1. What is the legal definition of murder?
Murder is when a person specifically plans to kill another person. If you wished someone were dead and then that person died, that doesn’t make you guilty of murder. Even if you told a friend you wished the other person were dead before his or her death, you’re still not guilty of murder. However, if you wished someone were dead and made and executed a plan to have that person meet an untimely demise, that is murder.
2. What is the difference between murder and homicide?
If someone is murdered, it means another person has taken time to craft a plan that will ultimately lead to someone’s demise. The plan doesn’t have to be crafty. It doesn’t have to be well thought out. In fact, it can be a quick thought that instantly pops into the murder’s brain. Then, once the person acts on that thought, a murder has been committed.
Homicide is the event of killing a person, whether it’s intentional or not. In Michigan, there are several different types of homicide you could be charged with. Most homicide charges involve intent (like murder), but others include negligence. Negligence is when you have done something that results in someone else’s accident, injury, or death.
If you’ve been charged with murder or homicide, you need to understand your charges. Below, we’ll explain what the different charges mean and what punishments you can expect to receive if you’re convicted of that crime.
First Degree Murder
According to the Michigan penal code, first degree murder is defined as: “Murder perpetrated by means of poison, lying in wait, or any other willful, deliberate, and premeditated killing.” If you are charged with first degree murder, it means the police believe you planned and executed an event that intentionally led to someone’s death.
Although many people believe “premeditation” involves careful thought and considerable planning, the state of Michigan doesn’t agree. According to Michigan law, premeditation can happen in a matter of seconds.
If you are convicted of first degree murder, you could face life in prison without the possibility of parole. Luckily, Michigan does not allow for the death penalty for any conviction, including for first degree murder.
According to the Michigan penal code, felony murder is a special type of first degree murder that is defined as: “Murder committed in the perpetration of, or attempt to perpetrate, arson, criminal sexual conduct in the first, second, or third degree, child abuse in the first degree, a major controlled substance offense, robbery, carjacking, breaking and entering of a dwelling, home invasion in the first or second degree, larceny of any kind, extortion, kidnapping, vulnerable adult abuse in the first or second degree under section 145n, torture under section 85, aggravated stalking under section 411i, or unlawful imprisonment under section 349b.”
Basically, if you are charged with felony murder, the police believe you were committing a felony crime, and it resulted in a death. In this case, you don’t have to have planned for someone to die in order to face felony murder charges. All that matters is that you were committing a felony and someone died.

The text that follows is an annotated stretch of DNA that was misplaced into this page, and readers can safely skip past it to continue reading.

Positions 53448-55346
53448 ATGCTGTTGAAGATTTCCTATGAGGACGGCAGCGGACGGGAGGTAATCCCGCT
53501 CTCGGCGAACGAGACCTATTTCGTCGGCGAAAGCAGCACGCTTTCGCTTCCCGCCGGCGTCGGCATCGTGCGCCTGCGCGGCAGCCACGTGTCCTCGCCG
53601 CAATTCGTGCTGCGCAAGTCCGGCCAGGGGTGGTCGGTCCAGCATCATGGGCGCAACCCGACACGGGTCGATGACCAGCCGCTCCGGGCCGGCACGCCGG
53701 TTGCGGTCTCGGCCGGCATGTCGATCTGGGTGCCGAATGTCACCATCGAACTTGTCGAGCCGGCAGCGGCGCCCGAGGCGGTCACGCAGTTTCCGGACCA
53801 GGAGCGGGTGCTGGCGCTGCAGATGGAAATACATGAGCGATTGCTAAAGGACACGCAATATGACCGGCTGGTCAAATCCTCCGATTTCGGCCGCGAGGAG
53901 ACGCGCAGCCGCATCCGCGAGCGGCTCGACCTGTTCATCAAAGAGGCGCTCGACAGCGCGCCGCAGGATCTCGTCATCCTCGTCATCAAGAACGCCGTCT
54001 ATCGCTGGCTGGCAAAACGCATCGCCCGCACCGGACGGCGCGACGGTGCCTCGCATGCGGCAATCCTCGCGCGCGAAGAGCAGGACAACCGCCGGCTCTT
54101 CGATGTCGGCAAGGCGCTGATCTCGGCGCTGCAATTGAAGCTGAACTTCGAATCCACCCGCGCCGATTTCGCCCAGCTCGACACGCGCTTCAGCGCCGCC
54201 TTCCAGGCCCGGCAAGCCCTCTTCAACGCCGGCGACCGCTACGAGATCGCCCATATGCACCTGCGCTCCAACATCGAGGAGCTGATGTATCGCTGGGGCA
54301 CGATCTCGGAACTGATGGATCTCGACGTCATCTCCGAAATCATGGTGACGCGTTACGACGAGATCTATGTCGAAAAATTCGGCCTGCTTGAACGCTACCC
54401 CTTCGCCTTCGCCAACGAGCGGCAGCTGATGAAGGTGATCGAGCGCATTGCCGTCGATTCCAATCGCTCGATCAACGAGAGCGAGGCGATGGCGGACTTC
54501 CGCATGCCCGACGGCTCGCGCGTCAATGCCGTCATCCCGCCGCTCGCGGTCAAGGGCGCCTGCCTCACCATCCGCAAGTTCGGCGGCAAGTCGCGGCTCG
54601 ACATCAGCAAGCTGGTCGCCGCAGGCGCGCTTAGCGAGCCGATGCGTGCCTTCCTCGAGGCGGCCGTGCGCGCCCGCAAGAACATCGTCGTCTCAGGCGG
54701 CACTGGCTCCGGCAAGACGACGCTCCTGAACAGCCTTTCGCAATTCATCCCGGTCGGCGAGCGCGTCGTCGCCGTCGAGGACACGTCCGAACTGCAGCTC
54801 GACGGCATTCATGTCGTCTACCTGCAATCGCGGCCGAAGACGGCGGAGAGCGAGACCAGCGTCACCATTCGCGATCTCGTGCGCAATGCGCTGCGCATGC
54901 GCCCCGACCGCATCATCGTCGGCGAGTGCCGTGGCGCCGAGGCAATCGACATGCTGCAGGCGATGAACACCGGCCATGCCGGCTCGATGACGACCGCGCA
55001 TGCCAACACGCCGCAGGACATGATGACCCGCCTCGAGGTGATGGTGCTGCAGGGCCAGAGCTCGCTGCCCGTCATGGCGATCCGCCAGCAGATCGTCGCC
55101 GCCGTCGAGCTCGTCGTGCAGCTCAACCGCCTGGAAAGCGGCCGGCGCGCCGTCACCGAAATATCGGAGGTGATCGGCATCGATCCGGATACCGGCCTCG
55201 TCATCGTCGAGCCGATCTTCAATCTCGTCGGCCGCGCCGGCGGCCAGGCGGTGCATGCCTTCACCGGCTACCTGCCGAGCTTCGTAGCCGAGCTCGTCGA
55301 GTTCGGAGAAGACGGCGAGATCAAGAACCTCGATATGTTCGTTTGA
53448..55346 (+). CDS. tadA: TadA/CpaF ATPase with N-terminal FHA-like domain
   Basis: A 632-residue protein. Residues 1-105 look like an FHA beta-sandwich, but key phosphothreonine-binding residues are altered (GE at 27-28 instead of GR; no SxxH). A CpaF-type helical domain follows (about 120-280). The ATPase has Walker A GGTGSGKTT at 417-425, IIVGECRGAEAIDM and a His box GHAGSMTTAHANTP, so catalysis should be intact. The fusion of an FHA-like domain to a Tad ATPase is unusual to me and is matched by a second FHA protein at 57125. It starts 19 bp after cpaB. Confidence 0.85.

If you’re convicted of felony murder in Michigan, you could face life in prison without the possibility of parole. Fortunately, Michigan doesn’t allow for the death penalty for any conviction, so that won’t be a possibility.
Murder of a Peace Officer
According to the Michigan penal code, murder of a peace officer is a special type of first degree murder that is defined as: “A murder of a peace officer or a corrections officer committed while the peace officer or corrections officer is lawfully engaged in the performance of any of his or her duties as a peace officer or corrections officer, knowing that the peace officer or corrections officer is a peace officer or corrections officer engaged in the performance of his or her duty as a peace officer or corrections officer.”
You will probably be receiving this charge if the police believe your actions resulted in the death of a peace officer while the officer was on the job. According to the Michigan penal code, peace officers are defined as:
- A police or conservation officer of this state or a political subdivision of this state.
- A police or conservation officer of the United States.
- A police or conservation officer of another state or a political subdivision of another state
If you are convicted of the murder of a peace officer in Michigan, you could face life in prison without the possibility of parole. Fortunately, because the state of Michigan doesn’t allow for the death penalty for any conviction, you won’t have to worry about that potential punishment.
Second Degree Murder
According to the Michigan penal code, second degree murder is basically all other murders that aren’t classified as first degree murder. This includes any unplanned but intentional killing or any death caused by disregard for human life.
For example, in 2017, Michigan State Police trooper Mark Bessner was pursuing teenager Damon Grimes. Trooper Bessner was in his car, and Grimes was riding an ATV. Trooper Bessner fired his taser at Grimes, causing Grimes to crash and die.
Although Trooper Bessner didn’t plan to kill Damon Grimes, Bessner’s reckless actions caused Grimes’s death. Therefore, Trooper Bessner was charged with second degree murder.
If you are convicted of second degree murder, you could face life in prison. However, because second degree murder is a lesser charge than first degree murder, you could have the possibility of parole.
Delivery of a Controlled Substance Causing Death
According to the Michigan penal code, delivery of a controlled substance causing death is: “A person who delivers a schedule 1 or 2 controlled substance, other than marihuana, to another person in violation of section 7401 of the public health code, 1978 PA 368, MCL 333.7401, that is consumed by that person or any other person and that causes the death of that person or other person is guilty of a felony punishable by imprisonment for life or any term of years.”